The White House on Thursday announced that Democrats had reached a deal on the broad strokes of their multi-trillion budget reconciliation bill, resolving months of infighting among the Democratic caucus in Congress.
To appease Sens. Joe Manchin (D-W. Va.) and Kyrsten Sinema (D-Ariz.), the bill’s price tag has been slashed in half from an original top-line price of $3.5 trillion down to a top-line price of $1.75 trillion.
“After hearing input from all sides and negotiating in good faith with Senators Manchin and Sinema, Congressional Leadership, and a broad swath of Members of Congress, President Biden is announcing a framework for the Build Back Better Act,” announced President Joe Biden in an online press release.
Manchin and Sinema have long held up the legislation, citing concerns over the bill’s price and its potential to cause unintended collateral damage, to the chagrin of progressive Democrats.
Since the bill’s inception, Manchin, Sinema, and others have spoken against the laundry list of proposals from their party: incentives for clean energy, encouraging electric vehicles, carbon taxes, expansion of the government’s role in health care, increasing tax rates, and a measure to let the IRS snoop into Americans’ bank accounts, among others.
These squabbles pushed the bill far off schedule, but the new agreement gives a glimmer of hope to supporters of the bill.
In his release, Biden touched on the main highlights of the new, smaller bill.
The bill’s broad expenditures are: $400 billion for child care and preschool programs, $150 billion for home health care, $200 billion for child and earned income tax credits, $555 billion for “clean energy and climate investments,” $130 billion to expand President Barack Obama’s Affordable Care Act (Obamacare), $35 billion for hearing benefits for those on Medicare, $150 billion for housing initiatives, $40 billion for higher education and workforce development programs, $100 billion for immigration, and $90 billion for “equity and other investments.”
In order to meet their promise to craft a fully paid-for bill, the budget will also include a long list of new revenue schemes. According to the White House release, these new revenue schemes include estimated revenue of: $325 billion from a 15 percent minimum corporate tax, $125 billion from a new “stock buyback tax,” $350 billion from “Corporate International Reform to Stop Rewarding Companies That Ship Jobs and Profits Overseas,” $230 billion from Democrats’ new “billionaire tax,” $250 billion from “closing [the] Medicare tax loophole for [the] wealthy,” and $400 billion from new “IRS investments,” among others.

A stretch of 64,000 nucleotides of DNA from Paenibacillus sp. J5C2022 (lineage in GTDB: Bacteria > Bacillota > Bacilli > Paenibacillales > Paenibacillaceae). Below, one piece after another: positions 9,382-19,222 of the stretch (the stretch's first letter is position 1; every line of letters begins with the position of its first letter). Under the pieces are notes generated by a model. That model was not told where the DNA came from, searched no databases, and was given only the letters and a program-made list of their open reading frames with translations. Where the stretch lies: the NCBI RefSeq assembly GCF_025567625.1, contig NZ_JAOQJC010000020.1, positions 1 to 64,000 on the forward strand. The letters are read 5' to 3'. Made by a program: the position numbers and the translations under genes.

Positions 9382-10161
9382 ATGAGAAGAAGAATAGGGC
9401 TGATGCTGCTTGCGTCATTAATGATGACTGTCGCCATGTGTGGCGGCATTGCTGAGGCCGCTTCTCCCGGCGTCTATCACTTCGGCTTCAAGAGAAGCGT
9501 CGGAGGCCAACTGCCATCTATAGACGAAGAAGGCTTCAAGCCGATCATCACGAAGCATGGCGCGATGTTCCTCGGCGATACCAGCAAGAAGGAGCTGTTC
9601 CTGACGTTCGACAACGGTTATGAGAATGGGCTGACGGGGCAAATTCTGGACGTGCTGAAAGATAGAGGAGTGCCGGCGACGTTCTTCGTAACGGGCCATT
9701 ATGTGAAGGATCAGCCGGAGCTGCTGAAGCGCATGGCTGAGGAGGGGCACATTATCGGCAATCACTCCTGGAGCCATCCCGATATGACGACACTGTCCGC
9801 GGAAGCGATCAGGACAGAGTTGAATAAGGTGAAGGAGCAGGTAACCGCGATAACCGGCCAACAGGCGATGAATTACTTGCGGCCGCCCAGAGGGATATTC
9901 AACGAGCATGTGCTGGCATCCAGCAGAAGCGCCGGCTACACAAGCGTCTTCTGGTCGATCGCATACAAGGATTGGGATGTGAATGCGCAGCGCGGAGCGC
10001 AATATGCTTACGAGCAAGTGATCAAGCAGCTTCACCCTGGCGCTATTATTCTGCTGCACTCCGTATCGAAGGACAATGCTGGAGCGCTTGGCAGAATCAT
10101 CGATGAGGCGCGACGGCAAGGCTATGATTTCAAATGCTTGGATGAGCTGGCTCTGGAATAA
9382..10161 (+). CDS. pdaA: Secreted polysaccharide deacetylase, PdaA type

According to the White House, these will offset the price of the bill by more than 100 percent, with estimated new revenue of up to $1.995 trillion.
“For too long, the economy has worked great for those at the top, while working families continually get squeezed,” the White House wrote. “President Biden promised to rebuild the backbone of the country—the middle class—so that this time everyone comes along.”
The White House said that Biden “is confident this is a framework that can pass both houses of Congress.”
Some programs that made it into the final cut of the bill—or that did not make it into the final cut—are surprising.
The bill devotes over a quarter of its funding to new climate initiatives, despite Manchin’s stated opposition to several climate policies proposed by his party. Tax policies in the final cut of the bill have been criticized by both Manchin and Sinema, indicating that the two relented and allowed these new measures as a compromise.
Absent from the bill is paid family leave, a keystone of the bill for progressives like Sen. Bernie Sanders (I-Vt.) and Rep. Alexandria Ocasio-Cortez (D-N.Y.).
Also absent is a proposed IRS snooping scheme that would have allowed the IRS to gather information on Americans’ bank transactions; Manchin has spoken out strongly against this measure in the past.
Despite Biden’s optimism, Sen. Dick Durbin (D-Ill.) painted a less rosy picture. “There’s a great deal of uncertainty within the caucus as to what’s contained in the deal,” Durbin told reporters.
In the House, Rep. Pramila Jayapal (D-Wash.), chair of the 96-strong Congressional Progressive Caucus, also indicated uncertainty over the bill. “What we said consistently is that we want to see what’s actually in the bill. We want to see the legislative text. And then we’re, you know, assuming that we’re fine with that we’ll vote both bills through at the same time.”
Even though Manchin and Sinema are seemingly satisfied with this new deal, it remains to be seen whether it can win much-needed support from progressives.
Masooma Haq contributed to this report.